Skip to comments.Four-year fight for family health coverage leads lesbian couple to Supreme Courtís door
Posted on 11/25/2012 4:02:33 PM PST by Morgana
SAN FRANCISCO Like a lot of newlyweds, Karen Golinski was eager to enjoy the financial fruits of marriage. Within weeks of her wedding, she applied to add her spouse to her employer-sponsored health care plan, a move that would save the couple thousands of dollars a year.
Her ordinarily routine request still is being debated more than four years later, and by the likes of former attorneys general, a slew of senators, the Obama administration and possibly this week, the U.S. Supreme Court. Because Golinski is married to another woman and works for the U.S. government, her claim for benefits has morphed into a multi-layered legal challenge to a 1996 law that prohibits the federal government from recognizing unions like hers.
The high court has scheduled a closed-door conference for Friday to review Golinskis case and four others that also seek to overturn the Defense of Marriage Act overwhelmingly approved by Congress and signed by President Bill Clinton.
(Excerpt) Read more at washingtonpost.com ...
Anybody know what the Ass. Press is talking about?
Marriage is between one man and one woman.
Anything else is NOT marriage.
How I wish the Supremes would simply rule so.
G-d has defined marriage...anyone trying to alter that definition to fit their personal agenda is defying the will of G-d.
Good luck with that.
And this, ladies and gentlemen, is the only reason queers want to be able to "marry".
It's not about "love" - it's about money.
That never occurred to me, although I believe Der Prinz was interested in the lower auto insurance rates for married men. Maybe that should have been a clue ...
Now, we have created a "Special Class" (just like Blacks, Latino's, Women, etc.) that have access and protections that are unavailable to Christian White Males and Husbands with wives and children. (The Protections include Hate Crime Laws, Affirmative Action Plans, etc.)
Money and access to children. They will overburden the health care system because they have more health problems contrary to what they say.
Once DOMA goes away they will be pushing their deviancy in the schools in the guise of anti-bullying.
Every special category has harmed rather than helped the targeted group. Employers hesitate to hire special groups because of their tendency to sue or cause problems.
The same will happen with the deviants. They may enjoy the gains for a little while but they will soon alienate themselves in the work place.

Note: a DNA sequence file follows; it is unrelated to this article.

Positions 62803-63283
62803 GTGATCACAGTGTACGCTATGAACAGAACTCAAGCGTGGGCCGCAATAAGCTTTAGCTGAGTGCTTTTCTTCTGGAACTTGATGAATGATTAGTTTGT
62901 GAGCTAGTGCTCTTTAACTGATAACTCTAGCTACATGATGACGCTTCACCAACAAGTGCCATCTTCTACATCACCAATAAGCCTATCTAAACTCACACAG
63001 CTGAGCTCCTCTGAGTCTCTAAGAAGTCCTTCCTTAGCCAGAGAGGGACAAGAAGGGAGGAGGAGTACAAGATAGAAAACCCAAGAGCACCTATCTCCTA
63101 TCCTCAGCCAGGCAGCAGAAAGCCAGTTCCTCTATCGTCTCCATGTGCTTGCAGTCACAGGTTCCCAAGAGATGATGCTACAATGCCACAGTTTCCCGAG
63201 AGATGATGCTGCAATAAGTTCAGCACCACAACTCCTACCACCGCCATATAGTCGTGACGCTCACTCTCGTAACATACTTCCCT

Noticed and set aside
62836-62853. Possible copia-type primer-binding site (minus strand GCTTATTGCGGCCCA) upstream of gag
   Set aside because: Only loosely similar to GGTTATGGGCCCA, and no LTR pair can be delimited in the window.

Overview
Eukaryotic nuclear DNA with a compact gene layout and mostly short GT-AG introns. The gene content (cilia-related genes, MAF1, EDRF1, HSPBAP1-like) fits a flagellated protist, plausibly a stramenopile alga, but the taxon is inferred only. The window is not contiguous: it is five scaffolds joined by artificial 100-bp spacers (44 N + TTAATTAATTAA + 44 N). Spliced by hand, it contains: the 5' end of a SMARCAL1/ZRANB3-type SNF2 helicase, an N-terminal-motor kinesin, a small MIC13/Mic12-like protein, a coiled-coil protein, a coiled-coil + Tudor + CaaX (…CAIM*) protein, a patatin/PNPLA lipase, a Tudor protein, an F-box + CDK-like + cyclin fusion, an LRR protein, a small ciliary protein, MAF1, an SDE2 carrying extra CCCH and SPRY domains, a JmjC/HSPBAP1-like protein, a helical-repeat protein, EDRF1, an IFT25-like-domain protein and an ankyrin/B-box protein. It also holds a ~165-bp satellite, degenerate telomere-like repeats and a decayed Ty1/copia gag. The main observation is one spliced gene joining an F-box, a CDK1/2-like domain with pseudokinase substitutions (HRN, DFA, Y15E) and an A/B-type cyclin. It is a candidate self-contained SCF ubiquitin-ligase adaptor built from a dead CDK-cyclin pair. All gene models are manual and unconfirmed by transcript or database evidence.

Legal in this world; not the next. :-)
Yes they will enjoy it for awhile, but society will always look upon them as deviants. Yes, there will be tolerance by force, but people know instinctively that it’s just wrong and that will never change.
I am getting old and my memory is going, but the “financial fruits” were not the most important thing on my mind when I was a newlywed. Still ain’t, for that matter.
Back in the 90’s, I went to a dentist twice for teeth cleaning. His staff was ALL lesbians and I got the idea that it didn’t start that way, but maybe a lesbian started the hiring and it snowballed from there. It was just so uncomfortable going there so I found another dentist. There was this air of angrym vicious drama, almost like jealously, brewing. So, I never went back. Don’t care how good the dentist was, I have no use for angry bull dykes.
Why can't they go on their husbands' plans? Oh they don't have husbands...it is just two queers shacked up together. Well then they aren't married, so I don't see what the issue is.
Going along with their term of "newlywed" allows them to define the argument. However, you can't be a "newlywed" if you are not married. If you're not married then you don't have a spouse to add to your healthcare plan. And you have no case.
No matter what the SCOTUS rules, marriage is and will always be a religious institution. No matter how hard the state tries to mimic it, it will never be a marriage and will always just be queers shacked up playing house.
SCOTUS can rule that my couch is a dog, but that won't make it so.